Third, much of what is spent in non-defense discretionary parts of the budget is unconstitutional, whereas defense spending is directly stated in the Constitution. While the aforementioned cuts to defense spending are essential to help the nation avoid a calamitous fiscal collapse, as well as better serve the troops, the constitutionality of spending has to be accounted for when comparing defense to non-defense discretionary spending.
Fourth, Klein says “non-defense discretionary spending, which doesn’t have nearly as much political protection, is getting gutted…” He then cites the Economic Policy Institute’s graph. According to the defense spending graph, defense is going to take a 31% haircut. However, in averaging the expected cuts in the now-irrelevant Obama and Ryan budget expectations (33% and 55.6%, respectively), non-defense discretionary would be expected to take a 44% cut. Given the rising cost of health care in the military, and how liberals expect our economy to get better under President Obama’s leadership (and thus certain discretionary spending should be expected to go down), Klein’s distinction between “gutting” and “not gutting” is debatable. This is especially true when neither the Obama or Ryan budget is ever going to have the force of law.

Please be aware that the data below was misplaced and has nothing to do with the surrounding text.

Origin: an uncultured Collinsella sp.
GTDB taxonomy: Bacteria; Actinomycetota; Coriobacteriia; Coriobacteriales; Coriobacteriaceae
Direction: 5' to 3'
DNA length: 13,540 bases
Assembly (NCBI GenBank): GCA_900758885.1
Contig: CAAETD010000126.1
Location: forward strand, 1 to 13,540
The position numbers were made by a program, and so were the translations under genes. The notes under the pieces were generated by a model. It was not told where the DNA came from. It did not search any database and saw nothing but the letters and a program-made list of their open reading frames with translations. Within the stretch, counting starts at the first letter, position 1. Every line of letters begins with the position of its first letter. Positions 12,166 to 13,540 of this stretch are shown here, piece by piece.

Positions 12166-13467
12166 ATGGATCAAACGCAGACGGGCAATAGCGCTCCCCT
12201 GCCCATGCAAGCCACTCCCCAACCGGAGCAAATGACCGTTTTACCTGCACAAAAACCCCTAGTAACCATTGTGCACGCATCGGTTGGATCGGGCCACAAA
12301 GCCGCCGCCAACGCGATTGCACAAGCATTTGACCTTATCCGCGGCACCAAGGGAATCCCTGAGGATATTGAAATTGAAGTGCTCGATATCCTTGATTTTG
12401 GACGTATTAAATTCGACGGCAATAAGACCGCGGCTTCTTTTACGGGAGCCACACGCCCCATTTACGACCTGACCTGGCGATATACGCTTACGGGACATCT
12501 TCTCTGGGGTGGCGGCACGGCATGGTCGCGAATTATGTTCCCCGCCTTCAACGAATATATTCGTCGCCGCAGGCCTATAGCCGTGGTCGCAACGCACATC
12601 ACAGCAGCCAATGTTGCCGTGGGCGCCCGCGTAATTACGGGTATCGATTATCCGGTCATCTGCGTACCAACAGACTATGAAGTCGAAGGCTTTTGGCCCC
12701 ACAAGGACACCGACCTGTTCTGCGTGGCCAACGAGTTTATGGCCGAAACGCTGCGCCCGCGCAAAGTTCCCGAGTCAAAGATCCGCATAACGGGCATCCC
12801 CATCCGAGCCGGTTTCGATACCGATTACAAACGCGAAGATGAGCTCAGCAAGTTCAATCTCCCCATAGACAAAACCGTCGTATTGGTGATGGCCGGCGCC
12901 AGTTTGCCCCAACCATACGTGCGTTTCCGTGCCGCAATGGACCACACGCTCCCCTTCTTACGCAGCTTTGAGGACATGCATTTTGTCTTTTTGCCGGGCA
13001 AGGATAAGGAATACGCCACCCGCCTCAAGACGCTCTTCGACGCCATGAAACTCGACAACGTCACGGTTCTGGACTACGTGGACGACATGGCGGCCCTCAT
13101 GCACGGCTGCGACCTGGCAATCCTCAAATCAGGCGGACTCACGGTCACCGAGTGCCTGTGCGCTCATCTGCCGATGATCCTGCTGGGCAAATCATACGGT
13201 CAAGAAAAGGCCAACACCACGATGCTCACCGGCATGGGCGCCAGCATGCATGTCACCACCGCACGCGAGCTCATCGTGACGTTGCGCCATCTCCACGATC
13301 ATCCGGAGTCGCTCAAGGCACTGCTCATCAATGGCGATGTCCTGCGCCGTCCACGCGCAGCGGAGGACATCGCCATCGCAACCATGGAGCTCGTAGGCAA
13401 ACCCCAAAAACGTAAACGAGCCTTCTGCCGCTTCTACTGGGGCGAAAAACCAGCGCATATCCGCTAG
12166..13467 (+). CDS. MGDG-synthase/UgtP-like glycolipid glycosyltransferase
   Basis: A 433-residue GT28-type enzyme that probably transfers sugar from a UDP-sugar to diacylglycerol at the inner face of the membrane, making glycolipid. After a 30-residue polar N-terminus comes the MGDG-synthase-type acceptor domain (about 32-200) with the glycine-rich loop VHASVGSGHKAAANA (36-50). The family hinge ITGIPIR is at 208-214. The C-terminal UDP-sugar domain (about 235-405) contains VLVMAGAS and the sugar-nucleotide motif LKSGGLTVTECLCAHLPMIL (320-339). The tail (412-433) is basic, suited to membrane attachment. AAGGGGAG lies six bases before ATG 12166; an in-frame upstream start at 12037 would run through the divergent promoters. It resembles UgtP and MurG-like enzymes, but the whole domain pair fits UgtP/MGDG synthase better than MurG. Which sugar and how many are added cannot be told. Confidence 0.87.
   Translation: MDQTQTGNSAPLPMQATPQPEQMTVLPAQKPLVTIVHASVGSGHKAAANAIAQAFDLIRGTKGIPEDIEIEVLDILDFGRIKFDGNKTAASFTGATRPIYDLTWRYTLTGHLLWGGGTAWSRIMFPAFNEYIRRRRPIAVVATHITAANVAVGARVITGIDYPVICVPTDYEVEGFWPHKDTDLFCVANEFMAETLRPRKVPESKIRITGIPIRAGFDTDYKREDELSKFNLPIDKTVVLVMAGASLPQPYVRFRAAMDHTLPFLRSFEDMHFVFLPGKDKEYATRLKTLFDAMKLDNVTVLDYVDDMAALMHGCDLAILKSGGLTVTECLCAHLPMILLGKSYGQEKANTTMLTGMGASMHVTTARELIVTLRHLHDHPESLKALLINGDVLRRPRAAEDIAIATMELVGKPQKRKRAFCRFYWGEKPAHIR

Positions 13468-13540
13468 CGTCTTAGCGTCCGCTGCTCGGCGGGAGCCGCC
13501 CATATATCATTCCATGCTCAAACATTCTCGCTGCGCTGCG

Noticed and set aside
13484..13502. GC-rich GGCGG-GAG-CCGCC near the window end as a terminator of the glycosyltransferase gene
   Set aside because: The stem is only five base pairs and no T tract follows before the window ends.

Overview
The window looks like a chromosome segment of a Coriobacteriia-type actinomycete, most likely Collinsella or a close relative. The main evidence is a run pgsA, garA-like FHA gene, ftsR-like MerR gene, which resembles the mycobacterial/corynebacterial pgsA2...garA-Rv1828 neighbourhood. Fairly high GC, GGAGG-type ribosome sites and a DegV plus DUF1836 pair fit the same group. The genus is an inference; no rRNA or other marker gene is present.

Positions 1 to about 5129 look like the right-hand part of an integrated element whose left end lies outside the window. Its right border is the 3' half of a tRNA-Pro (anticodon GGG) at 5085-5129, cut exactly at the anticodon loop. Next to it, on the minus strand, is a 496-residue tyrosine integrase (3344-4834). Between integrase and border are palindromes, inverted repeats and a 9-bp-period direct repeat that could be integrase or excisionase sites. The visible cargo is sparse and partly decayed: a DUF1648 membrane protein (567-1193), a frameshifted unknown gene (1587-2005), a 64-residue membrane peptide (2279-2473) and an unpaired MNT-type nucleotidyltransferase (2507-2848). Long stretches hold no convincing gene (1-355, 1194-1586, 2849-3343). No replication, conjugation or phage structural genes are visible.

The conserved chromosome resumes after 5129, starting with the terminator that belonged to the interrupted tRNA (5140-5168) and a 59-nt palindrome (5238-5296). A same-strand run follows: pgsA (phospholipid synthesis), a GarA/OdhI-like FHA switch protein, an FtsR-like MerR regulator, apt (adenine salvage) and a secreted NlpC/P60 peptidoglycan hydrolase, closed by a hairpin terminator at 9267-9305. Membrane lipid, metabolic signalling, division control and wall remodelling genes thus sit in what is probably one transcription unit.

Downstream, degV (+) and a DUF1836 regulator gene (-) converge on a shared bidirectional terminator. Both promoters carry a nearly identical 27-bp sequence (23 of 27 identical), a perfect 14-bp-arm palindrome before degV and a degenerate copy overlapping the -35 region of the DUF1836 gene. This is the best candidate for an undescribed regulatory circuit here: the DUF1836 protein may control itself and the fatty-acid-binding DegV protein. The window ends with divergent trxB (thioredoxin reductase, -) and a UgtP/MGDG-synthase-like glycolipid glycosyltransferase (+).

Fifth, the comparison between post-Korea and post-Vietnam defense cuts and the sequestration cuts are somewhat invalid given we are still actively engaged in combat in Afghanistan. This was not the case in Korea or Vietnam, our troops on the DMZ line post-cease fire notwithstanding.